Max Dishwash has just released its germ killing concoction that will wipe away evey single germ on every single piece of tableware in your filthy sink, so that little Pappu's optimum health is insured. With this launch, Max has joined the ever-expanding ranks of consumer goods brands that have latched onto the germ-bashing platform.
A done to death angle for product expansion and evolution, germ-busting is a very obvious and easily applicable approach to utilize those mandated budgets for a new ad. The story goes something like this: It's war. Germs have invaded every square millimeter of our world and have murder on their minds. Be it the innards of your commode (Harpic), your living room floor (Dettol), your freshly laundered shirt (Brite) or…your baby's stomach (Cerelac), the scrummy little devils have colonized our lives. You must act now to rid yourself of the germs by using product xyz.
Seemingly there are only two kinds of products in the Pakistani consumer market: those that kill germs and those that will kill germs in their next ad. So don't be suprised if Ufone comes up with an antibacterial SIM that somehow keeps your earwax germ count in check.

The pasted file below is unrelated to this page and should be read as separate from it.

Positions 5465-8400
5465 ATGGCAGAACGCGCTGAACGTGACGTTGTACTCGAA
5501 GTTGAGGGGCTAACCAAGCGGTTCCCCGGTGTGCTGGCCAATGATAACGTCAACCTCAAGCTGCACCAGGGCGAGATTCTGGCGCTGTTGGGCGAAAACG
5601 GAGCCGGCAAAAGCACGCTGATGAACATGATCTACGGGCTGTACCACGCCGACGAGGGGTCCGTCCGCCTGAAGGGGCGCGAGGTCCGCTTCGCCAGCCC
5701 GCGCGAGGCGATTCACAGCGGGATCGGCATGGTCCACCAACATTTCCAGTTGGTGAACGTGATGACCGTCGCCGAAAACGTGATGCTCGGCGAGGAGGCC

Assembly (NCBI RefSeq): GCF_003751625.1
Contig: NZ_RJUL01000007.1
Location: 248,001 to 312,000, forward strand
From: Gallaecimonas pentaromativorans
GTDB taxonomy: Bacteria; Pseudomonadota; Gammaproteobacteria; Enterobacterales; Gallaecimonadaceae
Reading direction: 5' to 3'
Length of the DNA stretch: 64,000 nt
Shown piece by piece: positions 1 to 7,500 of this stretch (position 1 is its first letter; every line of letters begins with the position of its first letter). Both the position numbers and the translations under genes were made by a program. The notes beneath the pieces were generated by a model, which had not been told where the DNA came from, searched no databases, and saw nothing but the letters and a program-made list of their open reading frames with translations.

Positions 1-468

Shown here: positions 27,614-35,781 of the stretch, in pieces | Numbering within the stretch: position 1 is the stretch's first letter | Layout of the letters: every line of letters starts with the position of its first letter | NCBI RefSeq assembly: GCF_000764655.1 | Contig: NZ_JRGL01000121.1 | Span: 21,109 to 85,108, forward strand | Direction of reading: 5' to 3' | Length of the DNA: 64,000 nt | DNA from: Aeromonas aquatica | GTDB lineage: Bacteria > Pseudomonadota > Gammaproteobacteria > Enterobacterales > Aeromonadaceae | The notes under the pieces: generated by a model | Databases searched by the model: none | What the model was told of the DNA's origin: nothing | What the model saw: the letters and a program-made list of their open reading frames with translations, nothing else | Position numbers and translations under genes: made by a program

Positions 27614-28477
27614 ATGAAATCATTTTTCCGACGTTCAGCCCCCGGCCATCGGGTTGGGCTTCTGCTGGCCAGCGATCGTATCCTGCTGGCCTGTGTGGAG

Most of these ads follow a tried and tested script that makes use of standard ingredients:
Heightened sense of urgency: "Did you know even after submerging them in boiling water and then rinsing with phenyl, your hands are still not free of germs and they are killing you as we speak?"
Well-wisher: In-person or voice-over will do. Whatever you do or say, no matter how hard you scrub your teeth with sandpaper, the well-wisher tells you the germs are still clinging onto you. They know better.
Cartoons: Half a dozen rather adorable animated depictions of germs to ensure we visualize what's killing us.
A mera-bacha angle: Ohmygod my Pinky's precious health isn't safe with this ordinary bar of soap!!
Let's blame Commander Safeguard for this frenzy. He started it all, really.